The one problem I was not expecting to encounter during quarantine was getting a lot more headaches during my time at home.
There were days when I’d feel pain in front of my head after timing out from a long day at work, which I used to attribute to a weird sleeping schedule. When I fixed that and the pain persisted, I found out that there was another cause for my headaches: Eye strain.
Although this symptom isn’t new, it’s certainly gotten a lot more attention during the pandemic—with more people looking up phrases like “is a headache a sign of coronavirus” on Google. The good news is that there’s a high chance your headache isn’t COVID-related; it probably stems from the amount of time you’ve spent in front of your TV, phone or computer screen in recent days.
What does eye strain feel like?
If you’ve ever wondered why your eyes feel tired after looking at screens for long periods of time, it’s because we tend to blink less when we do so. People normally blink around 18 times a minute on average, but staring at a computer and smartphone screens leads to us blinking half as often as we normally do—which leads to our eyes feeling dry and itchy.
Another telltale sign that your eyes are working overtime is if your vision starts to get blurry. If your vision clears up after blinking, you could be dealing with dry eyes. If your eyes get blurry at the end of the day, that could be a sign of mild farsightedness aggravated by long hours of work in front of a screen.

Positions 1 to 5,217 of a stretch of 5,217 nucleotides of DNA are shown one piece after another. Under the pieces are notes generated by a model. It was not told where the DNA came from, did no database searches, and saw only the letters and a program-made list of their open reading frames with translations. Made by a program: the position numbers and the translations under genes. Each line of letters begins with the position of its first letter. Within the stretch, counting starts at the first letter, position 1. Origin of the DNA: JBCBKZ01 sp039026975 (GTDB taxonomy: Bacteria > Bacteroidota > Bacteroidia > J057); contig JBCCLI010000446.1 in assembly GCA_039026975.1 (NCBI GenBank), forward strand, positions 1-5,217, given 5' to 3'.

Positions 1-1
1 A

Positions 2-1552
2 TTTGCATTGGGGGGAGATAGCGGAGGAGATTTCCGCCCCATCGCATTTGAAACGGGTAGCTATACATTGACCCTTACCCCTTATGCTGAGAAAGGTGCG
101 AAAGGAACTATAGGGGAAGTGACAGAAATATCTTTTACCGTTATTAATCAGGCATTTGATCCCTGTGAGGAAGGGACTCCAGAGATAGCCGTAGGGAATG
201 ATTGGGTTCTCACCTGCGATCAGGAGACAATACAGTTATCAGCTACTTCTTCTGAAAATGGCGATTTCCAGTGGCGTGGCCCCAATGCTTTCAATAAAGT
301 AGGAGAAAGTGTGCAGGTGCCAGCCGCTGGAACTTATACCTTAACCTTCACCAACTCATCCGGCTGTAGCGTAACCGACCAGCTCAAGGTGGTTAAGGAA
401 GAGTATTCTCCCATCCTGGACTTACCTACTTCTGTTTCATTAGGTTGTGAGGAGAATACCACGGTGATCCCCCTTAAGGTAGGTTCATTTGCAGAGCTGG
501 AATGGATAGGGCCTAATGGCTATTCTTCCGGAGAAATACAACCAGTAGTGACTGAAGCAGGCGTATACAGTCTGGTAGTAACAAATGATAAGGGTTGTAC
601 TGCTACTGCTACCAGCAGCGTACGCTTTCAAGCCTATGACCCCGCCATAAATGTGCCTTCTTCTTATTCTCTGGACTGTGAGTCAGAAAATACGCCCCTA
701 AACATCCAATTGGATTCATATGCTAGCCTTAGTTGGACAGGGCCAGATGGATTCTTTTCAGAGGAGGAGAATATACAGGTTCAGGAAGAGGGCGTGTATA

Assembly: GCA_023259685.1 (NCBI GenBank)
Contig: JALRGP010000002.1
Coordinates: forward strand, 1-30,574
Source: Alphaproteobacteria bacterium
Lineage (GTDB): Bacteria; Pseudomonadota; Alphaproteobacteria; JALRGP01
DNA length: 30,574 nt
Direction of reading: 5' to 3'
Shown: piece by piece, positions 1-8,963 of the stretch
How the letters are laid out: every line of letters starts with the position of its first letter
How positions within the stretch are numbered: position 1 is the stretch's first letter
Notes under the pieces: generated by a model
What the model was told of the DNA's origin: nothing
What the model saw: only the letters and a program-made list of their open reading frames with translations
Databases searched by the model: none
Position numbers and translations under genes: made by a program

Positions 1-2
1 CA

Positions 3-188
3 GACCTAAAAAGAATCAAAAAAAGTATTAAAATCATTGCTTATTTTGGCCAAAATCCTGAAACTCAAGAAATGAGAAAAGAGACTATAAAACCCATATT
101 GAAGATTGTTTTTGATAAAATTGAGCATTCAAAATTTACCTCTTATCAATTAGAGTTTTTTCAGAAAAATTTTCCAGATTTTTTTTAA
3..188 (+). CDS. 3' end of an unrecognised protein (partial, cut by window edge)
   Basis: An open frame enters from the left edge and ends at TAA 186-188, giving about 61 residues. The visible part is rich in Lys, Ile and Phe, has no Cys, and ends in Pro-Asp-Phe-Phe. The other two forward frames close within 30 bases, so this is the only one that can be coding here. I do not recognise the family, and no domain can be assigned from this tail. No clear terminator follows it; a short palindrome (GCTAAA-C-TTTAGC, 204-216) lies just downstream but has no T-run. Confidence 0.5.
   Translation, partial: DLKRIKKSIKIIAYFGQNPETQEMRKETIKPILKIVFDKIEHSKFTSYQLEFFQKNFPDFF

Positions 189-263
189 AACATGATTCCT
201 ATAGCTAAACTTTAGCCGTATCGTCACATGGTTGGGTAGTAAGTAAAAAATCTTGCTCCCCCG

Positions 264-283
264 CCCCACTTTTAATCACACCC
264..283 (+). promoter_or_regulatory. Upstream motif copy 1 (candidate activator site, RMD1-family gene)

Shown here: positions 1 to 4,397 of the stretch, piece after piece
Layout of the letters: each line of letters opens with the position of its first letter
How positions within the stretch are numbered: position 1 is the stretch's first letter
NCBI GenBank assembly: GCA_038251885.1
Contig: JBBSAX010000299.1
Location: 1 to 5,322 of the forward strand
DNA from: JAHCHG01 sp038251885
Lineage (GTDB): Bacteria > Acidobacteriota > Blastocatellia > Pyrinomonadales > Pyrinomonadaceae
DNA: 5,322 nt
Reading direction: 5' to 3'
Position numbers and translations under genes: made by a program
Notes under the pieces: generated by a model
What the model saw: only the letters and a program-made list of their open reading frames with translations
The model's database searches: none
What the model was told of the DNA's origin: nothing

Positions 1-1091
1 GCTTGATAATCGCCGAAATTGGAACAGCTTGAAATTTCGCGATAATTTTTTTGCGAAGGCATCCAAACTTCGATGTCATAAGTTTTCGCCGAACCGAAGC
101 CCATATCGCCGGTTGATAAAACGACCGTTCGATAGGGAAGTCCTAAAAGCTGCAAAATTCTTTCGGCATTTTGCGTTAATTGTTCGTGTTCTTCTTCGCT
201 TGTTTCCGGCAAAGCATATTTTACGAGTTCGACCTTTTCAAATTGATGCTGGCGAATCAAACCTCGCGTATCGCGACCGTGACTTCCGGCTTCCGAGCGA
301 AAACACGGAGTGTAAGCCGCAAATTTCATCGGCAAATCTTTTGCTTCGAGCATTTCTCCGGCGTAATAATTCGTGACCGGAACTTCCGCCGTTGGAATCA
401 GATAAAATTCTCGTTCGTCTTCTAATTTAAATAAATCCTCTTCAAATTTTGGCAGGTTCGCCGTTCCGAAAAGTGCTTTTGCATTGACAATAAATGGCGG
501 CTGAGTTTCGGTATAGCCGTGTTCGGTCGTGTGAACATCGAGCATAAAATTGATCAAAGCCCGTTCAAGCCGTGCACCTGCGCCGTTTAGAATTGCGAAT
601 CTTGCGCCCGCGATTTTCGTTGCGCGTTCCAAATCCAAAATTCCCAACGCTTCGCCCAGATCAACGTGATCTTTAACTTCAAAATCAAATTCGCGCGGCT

So where do the headaches come in?
According to experts, headaches and eye strain intersect in a number of ways. People who have been plagued by migraines tend to be more visually sensitive, which is why spending time with electronics may cause more headaches.
Eye strain can also be a trigger for headaches. “If your eyes become dry or painful, it sends a pain signal to your brain and also to the same area of your brain that deals with migraine headaches,” says optometrist Jennifer L. Stone.
Most of the time, however, eye strain is seen as a symptom of headache syndromes. Tension headaches, for example, can trigger symptoms of eye strain. Cluster headaches and sinus pressure can also cause increased sensitivity to light.
Is there any way to avoid it?
If your headaches are lingering around longer than they usually do, it’s a good idea to talk to your healthcare provider to rule out other underlying conditions. Experts also recommend getting in touch with your ophthalmologist to get your prescription checked or if you need it changed.[READ: Here’s where you can get medical consultations via phone call]
One of the easiest ways to reduce dry eyes and blurred vision is to incorporate regular breaks into your schedule. Experts recommend using the 20-20-20 rule: for every 20 minutes of screen time, look away from your screen and stare at an object located 20 feet away for 20 seconds.
This technique has two benefits: Staring at an item in the distance gives the ciliary muscles, which helps our eyes focus, a break. It also helps our extraocular muscles, which work to keep our eyes aligned as we work in front of computer screens.
Aside from taking breaks from your screen, pay attention to the distance between your eyes and your screen.
Depending on the size of your television, these should be about 10 feet away from you. Desktop computers and laptops, meanwhile, should ideally be two feet away from you. When using your phone, make sure it’s roughly one foot away from your face.